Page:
Lightning Replacement to JavaScript Buttons

Prior to the release of Lightning, Javascript buttons got users pretty far with their large variety of use cases. Today, in Lighting, however, Javascript buttons are a thing of the past. Below I am going to walk through several different use cases that, may have been previously handled with Javascript, using one of the Lightning ready ways.

Before we begin, here are the Use Cases and the tools in Lightning we will use to solve them.

Create a Contact from Account

    In this use case, we want a way to quickly create a Contact from the Account record we are on, and have some fields auto-populated.

    Step 1: Setup → Object Manager → Account → Buttons, Links, Actions → Select New Action

Step 2: Fill out the information as best you can. Select the fields you want the user to populate → Click Save

Step 3: Next, we are going to add the predefined fields, Account Name, and Phone

  • Click the New Button
  • Select the Object and the field you want
  • Use the Insert Field button to select the corresponding details
  • For Account Name, you will need to use Account ID


Step 4: Now we need to add it to the Page Layout, do this by going to the Layout you want it on and then select go the Mobile and Lightning Actions

Step 5: Add the button to the Salesforce Mobile and Lightning Experience section

Time to try it out!

Go to an Account and look for the button in the top right.

Click on the Quick Create button. On this page, you will see the fields we included and you will see the details that were auto-populated based on our settings:

Changing Status to Multiple Contacts

In this use case we are going to create a Lightning Action that uses a simple Visualforce Page. The action will be a button that we can put on the Related List so that we can adjust multiple records at once. Our goal is to be able to change the “Can Contact” status of multiple contacts on a single account. (The “Can Contact” field is a custom field set as a checkbox).

Step 1: Setup → Object Manager → Contact → Buttons, Links, Actions → Select Button or Link

Note: Prior to step 1 you would have needed to create a Visualforce Page for the Contact record. You can check out this trailhead for information on how to do that.

Step 2: Setup your Button like so:

Step 3: After saving the button, we need to add it to the layout. Go to the Account object and select the relevant Page Layout. Scroll to the Contacts related list and click the Wrench → Go to the Buttons section and add the Button you created.

Click Save and then let’s try it out!

Time to try it out!

Go to an Account and the look for the Contact related list (you should see the button there). Check the boxes of the Contacts you want to update and then click your new button.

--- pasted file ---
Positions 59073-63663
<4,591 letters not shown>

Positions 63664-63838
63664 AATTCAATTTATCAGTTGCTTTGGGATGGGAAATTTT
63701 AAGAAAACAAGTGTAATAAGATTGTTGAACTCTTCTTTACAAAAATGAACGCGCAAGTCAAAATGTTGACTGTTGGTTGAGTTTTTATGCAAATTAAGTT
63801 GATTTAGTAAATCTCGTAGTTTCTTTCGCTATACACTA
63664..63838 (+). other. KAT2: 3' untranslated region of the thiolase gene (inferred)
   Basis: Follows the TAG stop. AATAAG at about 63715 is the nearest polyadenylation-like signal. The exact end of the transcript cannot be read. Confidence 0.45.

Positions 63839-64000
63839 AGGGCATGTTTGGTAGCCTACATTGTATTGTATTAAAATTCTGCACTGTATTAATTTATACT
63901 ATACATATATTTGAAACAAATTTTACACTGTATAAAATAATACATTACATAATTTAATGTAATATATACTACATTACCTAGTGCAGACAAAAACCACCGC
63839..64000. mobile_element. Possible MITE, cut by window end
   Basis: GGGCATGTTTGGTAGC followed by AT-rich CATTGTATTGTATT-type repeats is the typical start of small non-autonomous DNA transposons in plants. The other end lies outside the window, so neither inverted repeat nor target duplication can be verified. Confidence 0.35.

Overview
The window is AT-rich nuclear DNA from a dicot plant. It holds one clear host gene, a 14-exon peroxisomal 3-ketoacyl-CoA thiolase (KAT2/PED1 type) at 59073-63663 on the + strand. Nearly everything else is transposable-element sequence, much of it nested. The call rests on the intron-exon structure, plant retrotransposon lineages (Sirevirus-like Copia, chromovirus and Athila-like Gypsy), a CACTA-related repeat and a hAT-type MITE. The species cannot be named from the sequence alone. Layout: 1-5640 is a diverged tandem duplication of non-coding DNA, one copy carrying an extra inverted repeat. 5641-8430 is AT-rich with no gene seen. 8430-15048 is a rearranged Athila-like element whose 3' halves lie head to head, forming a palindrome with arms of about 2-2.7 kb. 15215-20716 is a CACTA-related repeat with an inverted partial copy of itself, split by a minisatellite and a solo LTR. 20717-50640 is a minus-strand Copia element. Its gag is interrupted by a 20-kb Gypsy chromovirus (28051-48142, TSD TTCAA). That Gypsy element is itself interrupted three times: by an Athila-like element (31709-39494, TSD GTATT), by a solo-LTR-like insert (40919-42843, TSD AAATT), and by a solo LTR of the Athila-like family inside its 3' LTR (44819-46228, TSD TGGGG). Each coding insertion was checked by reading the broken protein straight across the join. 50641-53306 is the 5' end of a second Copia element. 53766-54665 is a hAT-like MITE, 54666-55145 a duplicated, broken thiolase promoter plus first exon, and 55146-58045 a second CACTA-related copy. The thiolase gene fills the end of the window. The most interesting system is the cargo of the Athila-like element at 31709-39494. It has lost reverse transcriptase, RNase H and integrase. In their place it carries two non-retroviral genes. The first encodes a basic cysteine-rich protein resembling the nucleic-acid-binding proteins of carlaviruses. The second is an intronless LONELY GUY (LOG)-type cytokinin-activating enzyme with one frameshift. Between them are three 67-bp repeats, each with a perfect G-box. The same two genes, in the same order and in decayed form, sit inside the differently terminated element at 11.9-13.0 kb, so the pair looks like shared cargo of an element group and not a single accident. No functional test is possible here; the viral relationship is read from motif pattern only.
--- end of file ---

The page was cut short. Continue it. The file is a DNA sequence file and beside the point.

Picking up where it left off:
On the next screen you will get the ability to adjust the records that you selected:

After you click save check out one of the Contact records to see if your update went through:

Open an External URL

Another functionality that you can do without Javascript is to open a record, an object, or an external URL. In this example, we will create a button that opens http://google.com/, however, in actuality, you may want to direct your users to an internal document or source. In addition to this example, you can also reference this ​page for other options.

Step 1: Setup → Object Manager → Contact → Buttons, Links, Actions → Select Button or Link

Step 2: Complete the page the like so:

Save it and then add it to your Contact page layout.

Time to try it out!

On the Contact record page, you should the button in the top right corner, based on the order you have your buttons.

Clicking on this takes me to google.com. If you find that you are missing the button and refreshing isn’t working, double-check that you have added not only the Button to the Page Layout but also the Mobile and Lightning Action version to the Salesforce Mobile and Lightning Experience section.

Those are just some of the different ways you can change your Javascript buttons to Lightning compatible actions. In addition to what was shown above, there are also Lightning Actions, often referred to as Lightning Components.

Lightning Components are building blocks that can be used to create tools that your users can use to do just about any action you can think of. The one challenge that comes with Lightning Components though, is that they do require code and development in order to get them setup. 

Salesforce has many resources, articles, and trailheads if this is something that you want to dive deeper into.

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